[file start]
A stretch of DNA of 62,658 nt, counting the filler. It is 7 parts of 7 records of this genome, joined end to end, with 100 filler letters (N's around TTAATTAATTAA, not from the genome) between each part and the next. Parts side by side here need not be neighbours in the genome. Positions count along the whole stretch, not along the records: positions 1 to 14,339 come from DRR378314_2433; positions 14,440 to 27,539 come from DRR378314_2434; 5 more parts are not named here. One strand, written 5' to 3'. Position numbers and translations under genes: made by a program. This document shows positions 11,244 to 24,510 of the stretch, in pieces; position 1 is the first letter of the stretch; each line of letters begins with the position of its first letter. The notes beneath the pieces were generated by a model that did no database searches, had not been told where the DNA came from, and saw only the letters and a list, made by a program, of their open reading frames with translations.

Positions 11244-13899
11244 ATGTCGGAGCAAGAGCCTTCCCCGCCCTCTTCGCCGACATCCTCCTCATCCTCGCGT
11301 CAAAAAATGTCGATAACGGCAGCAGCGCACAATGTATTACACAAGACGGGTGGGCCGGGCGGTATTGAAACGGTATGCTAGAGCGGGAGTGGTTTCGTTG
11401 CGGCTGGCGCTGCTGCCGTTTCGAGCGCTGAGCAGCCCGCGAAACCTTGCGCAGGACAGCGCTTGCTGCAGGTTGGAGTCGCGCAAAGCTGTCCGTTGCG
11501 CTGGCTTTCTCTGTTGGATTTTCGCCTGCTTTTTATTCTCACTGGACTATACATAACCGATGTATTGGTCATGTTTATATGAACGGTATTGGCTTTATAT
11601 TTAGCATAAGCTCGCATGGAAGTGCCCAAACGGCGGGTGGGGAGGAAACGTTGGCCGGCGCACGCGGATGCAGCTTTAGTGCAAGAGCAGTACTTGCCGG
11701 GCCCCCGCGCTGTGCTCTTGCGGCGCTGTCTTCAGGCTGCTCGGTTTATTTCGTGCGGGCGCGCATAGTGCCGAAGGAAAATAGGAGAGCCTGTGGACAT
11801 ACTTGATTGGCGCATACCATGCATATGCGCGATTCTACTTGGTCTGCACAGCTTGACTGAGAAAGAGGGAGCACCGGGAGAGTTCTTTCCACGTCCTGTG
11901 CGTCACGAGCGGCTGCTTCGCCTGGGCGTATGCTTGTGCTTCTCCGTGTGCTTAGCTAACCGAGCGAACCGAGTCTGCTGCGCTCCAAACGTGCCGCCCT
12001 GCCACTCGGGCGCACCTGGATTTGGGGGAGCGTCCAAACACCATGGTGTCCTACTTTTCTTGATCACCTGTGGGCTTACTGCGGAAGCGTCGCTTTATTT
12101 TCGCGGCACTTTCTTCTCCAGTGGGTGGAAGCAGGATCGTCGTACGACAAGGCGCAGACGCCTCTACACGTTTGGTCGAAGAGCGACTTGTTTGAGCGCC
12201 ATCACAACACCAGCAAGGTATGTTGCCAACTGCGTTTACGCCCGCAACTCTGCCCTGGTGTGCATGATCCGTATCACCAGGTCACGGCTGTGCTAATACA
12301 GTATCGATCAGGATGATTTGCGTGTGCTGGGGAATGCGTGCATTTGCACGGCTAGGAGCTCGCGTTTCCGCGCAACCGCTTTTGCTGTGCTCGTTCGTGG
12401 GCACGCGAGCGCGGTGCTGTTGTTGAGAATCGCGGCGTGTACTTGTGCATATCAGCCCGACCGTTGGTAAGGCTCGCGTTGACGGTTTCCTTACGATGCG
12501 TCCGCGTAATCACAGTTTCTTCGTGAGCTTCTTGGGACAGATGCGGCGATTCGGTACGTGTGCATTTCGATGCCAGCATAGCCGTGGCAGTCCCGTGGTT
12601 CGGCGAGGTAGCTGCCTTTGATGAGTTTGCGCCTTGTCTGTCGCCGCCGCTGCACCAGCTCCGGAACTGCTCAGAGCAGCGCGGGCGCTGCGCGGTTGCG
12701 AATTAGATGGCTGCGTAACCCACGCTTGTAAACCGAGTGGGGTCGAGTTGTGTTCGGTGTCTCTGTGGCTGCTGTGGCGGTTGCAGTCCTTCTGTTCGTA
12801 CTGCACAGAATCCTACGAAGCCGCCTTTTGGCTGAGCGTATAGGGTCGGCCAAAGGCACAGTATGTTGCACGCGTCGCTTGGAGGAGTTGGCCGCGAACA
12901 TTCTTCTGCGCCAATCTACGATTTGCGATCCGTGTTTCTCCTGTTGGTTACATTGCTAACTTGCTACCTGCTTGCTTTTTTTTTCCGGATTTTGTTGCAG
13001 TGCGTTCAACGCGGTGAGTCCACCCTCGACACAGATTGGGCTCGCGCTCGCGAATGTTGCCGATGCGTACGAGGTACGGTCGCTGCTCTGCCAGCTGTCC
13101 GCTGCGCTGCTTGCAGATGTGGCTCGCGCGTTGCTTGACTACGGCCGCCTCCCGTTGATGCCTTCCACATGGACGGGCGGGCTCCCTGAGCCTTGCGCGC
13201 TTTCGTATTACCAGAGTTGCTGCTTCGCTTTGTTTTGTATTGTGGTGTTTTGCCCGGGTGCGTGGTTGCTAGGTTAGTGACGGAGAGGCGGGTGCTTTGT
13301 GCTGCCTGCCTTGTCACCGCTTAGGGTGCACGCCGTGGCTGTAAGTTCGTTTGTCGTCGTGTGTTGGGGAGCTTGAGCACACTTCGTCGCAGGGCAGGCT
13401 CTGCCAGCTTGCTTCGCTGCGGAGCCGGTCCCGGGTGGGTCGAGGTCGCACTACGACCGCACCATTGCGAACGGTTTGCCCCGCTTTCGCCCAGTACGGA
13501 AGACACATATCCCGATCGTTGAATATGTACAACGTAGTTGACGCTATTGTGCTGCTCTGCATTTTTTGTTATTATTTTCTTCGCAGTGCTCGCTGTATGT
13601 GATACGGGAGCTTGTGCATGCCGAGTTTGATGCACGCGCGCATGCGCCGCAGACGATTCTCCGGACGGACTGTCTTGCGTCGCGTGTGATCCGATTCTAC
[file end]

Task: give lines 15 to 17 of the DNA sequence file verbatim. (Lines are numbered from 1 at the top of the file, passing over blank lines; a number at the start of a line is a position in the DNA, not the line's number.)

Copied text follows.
12401 GCACGCGAGCGCGGTGCTGTTGTTGAGAATCGCGGCGTGTACTTGTGCATATCAGCCCGACCGTTGGTAAGGCTCGCGTTGACGGTTTCCTTACGATGCG
12501 TCCGCGTAATCACAGTTTCTTCGTGAGCTTCTTGGGACAGATGCGGCGATTCGGTACGTGTGCATTTCGATGCCAGCATAGCCGTGGCAGTCCCGTGGTT
12601 CGGCGAGGTAGCTGCCTTTGATGAGTTTGCGCCTTGTCTGTCGCCGCCGCTGCACCAGCTCCGGAACTGCTCAGAGCAGCGCGGGCGCTGCGCGGTTGCG